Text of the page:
Protection through vaccination is more reliable in preventing Covid, especially against some of the newer variants, than if you were naturally infected with the versions of the virus responsible for the overwhelming majority of infections that have so far occurred in the U.S., Russo said. “It is likely that these new variants will only increase in prevalence over time and pose a significant risk for reinfection in the unvaccinated as we are seeing in other countries such as Brazil,” he said.

Studies show that the fear of shingles and infertility are unfounded, despite their reverberations social media platforms, Russo and Lesse said. They encouraged a focus on the New England Journal of Medicine, federal Centers for Disease Control and Prevention, and state and county health departments for more accurate information.

Nearly 265 million vaccines have been given in the U.S. since last fall and no deaths or blood clots from the authorized mRNA vaccines have been reported, Russo said. Allergic reactions have developed in about one in 1 million cases, usually within 15 minutes of injection, and all have been treated without serious consequences.

By contrast, more than 33 million Americans have been infected with the new coronavirus nationwide since the pandemic began, including more than 580,000 who died. More than 125,800 Western New Yorkers contracted the virus and more than 2,400 died.

“The younger and healthier you are, the less likely you are to have an immediate bad outcome – but unfortunately that number is not zero,” Russo said. “The risk of a child dying from Covid is far greater than from many childhood diseases that we routinely immunize against.” The number of younger people being hospitalized in the region, while small, has grown by percentage of overall cases as those older and more susceptible have largely been vaccinated. As cases increase, so does the risk of a bad outcome.

“Covid is totally unpredictable,” he said, and the likelihood of getting severe disease in any age group is far higher than the mild, short-lived side effects that come with RNA vaccines.”

Long-term Covid-19 risks remain unknown. Up to 25% of those with minor infections across all age groups have complained of headaches; brain fog; fatigue; sleep disorders; anxiety; depression; shortness of breath; loss, decreased, or abnormal taste and smell; pain; and blood clots Russo said. “This virus is just not a respiratory virus, but it can affect any organ in the body because it either directly infects and damage certain organs or indirectly by causing inflammation of our blood vessels.”

 

Q: I’m young and this could lead to infertility. Besides, I’m unlikely to get sick at all if I get Covid, so why bother?

If you get the virus, you could infect loved ones, friends and strangers, including those being treated for cancer and autoimmune diseases who may get far less immunity from vaccines and have a higher risk for serious illness and death from Covid-19.

Or take a more self-interested approach, said Dr. Raul Vazquez, head of Urban Family Practice, with offices on the Buffalo East and West sides.

Vazquez tells young patients that vaccines can’t cause infertility because of how they were made, but Covid-19 can. A recent study concluded it may significantly increase the risk of erectile dysfunction in men as young as their 30s.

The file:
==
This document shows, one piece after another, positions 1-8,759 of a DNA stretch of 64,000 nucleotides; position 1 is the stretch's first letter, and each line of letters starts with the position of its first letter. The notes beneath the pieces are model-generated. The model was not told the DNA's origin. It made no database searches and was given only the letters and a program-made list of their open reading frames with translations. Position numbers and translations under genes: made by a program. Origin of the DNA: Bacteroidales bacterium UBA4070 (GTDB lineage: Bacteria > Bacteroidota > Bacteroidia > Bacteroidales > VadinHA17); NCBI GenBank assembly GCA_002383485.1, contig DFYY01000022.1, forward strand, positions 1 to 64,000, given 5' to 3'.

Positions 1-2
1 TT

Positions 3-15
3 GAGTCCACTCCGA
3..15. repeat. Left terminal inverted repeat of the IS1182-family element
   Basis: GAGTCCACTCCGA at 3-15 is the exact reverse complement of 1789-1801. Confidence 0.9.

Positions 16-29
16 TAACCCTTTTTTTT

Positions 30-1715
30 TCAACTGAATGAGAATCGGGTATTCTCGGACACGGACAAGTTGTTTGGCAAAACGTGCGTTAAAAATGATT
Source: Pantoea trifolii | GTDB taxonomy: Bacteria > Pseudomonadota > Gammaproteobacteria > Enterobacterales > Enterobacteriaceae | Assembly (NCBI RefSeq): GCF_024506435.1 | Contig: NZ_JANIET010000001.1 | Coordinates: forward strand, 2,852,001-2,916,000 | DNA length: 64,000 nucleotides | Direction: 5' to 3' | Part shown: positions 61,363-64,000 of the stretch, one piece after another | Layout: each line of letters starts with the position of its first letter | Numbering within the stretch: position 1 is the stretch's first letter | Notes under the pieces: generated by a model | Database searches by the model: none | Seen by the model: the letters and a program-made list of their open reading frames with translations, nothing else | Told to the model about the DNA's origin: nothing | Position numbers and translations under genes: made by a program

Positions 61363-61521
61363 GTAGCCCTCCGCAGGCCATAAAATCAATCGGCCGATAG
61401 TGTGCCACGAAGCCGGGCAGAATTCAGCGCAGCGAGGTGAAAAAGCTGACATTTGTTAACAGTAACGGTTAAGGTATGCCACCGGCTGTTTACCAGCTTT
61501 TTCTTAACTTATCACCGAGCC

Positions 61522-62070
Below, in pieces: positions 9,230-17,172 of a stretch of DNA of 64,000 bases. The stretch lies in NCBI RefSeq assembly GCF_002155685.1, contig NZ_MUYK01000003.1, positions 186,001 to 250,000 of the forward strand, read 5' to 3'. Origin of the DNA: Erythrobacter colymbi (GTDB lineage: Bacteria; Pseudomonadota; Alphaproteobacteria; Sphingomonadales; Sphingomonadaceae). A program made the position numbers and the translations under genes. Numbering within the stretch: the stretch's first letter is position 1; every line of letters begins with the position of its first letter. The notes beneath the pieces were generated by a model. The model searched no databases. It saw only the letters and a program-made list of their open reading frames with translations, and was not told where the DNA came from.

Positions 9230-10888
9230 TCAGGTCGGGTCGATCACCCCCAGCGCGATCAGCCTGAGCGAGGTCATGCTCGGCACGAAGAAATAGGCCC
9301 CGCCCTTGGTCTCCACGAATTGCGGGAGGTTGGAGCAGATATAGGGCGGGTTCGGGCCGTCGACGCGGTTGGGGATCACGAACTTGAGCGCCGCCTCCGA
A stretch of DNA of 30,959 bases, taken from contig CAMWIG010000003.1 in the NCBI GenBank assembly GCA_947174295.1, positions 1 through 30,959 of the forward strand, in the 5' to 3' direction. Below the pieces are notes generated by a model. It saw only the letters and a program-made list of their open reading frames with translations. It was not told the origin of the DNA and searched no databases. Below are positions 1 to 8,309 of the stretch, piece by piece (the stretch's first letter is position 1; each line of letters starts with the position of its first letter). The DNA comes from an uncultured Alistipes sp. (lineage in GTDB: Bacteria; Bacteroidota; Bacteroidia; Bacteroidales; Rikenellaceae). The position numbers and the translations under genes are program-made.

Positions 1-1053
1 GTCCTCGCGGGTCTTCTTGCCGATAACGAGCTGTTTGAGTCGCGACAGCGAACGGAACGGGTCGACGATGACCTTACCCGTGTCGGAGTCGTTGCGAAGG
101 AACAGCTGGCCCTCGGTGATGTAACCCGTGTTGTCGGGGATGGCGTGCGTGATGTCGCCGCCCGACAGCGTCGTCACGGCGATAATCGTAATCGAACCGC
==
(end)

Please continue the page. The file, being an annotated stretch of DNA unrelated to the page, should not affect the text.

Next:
“Sometimes, it’s just the reorientation of the information that they’re getting, Vazquez said, “because this hasn’t been real if they haven’t lost a loved one.”

Q: The coronavirus is no more dangerous than flu. This has been blown out of proportion for political reasons and to enrich special interests, including Bill Gates and the pharmaceutical industry.

Tens of thousands of Americans usually die during flu season. The death toll in the U.S. for Covid-19 is roughly 10 times higher than during the worst flu season we’ve had in decades – even though most people in the country locked down, wore masks and practiced social distancing in public, measures rarely used outside health care settings during pre-pandemic times. Those measures also dramatically limited the pain of the most recent flu season, Russo said.

“Frankly speaking,” he added, “we’re indebted to the pharmaceutical companies for developing these safe and effective vaccines so quickly. That’s the ticket out of this pandemic. Could you imagine if we didn’t have a vaccine at all right now where we’d be? Look at what’s going on right now in India and other countries where citizens aren’t getting vaccinated.”

Science matters, Russo said. It is no accident that communities with high vaccination rates, including San Francisco, have seen positive virus tests, hospitalizations and deaths plunge.

Q: Why should I trust the medical community? It long ago abandoned my neighborhood, and my family, friends and I have felt judged during past brushes with those at hospitals and in private medical practice.

Fallout from the murder last summer of George Floyd, under the knee of a Minneapolis police officer, also caused many in the regional health community to concede institutional bias toward the poor and people of color, Lesse said. He acknowledges those concerns from patients and asks that they give providers another chance now. Like almost all other physicians, he also tells patients that he and his loved ones have been vaccinated, and encourages them to do the same.

About 90% of the roughly 10,000 patients at Urban Family Practice are Black or Hispanic, said Vazquez, a plain-spoken Bronx native who came to Buffalo for medical school three decades ago and stayed. He hears this questions from many of his patients. His standard reply?

“America has never created a vaccine that would hurt white America,” he said. “And they sit back and they go, ‘Yeah.’ ”

The key to honoring and addressing reluctance, he said, is to get his patients in front of a trusted primary care provider willing to listen to concerns, help sort them out, and have a vaccine at the ready. This often works.

“Think about how much our lives would be different right now,” Vazquez said, “if the vaccine hadn’t been developed?”

Vaccines can get society “back to a level of normalcy,” he said, “which is what we want. And I think some people don’t understand that.”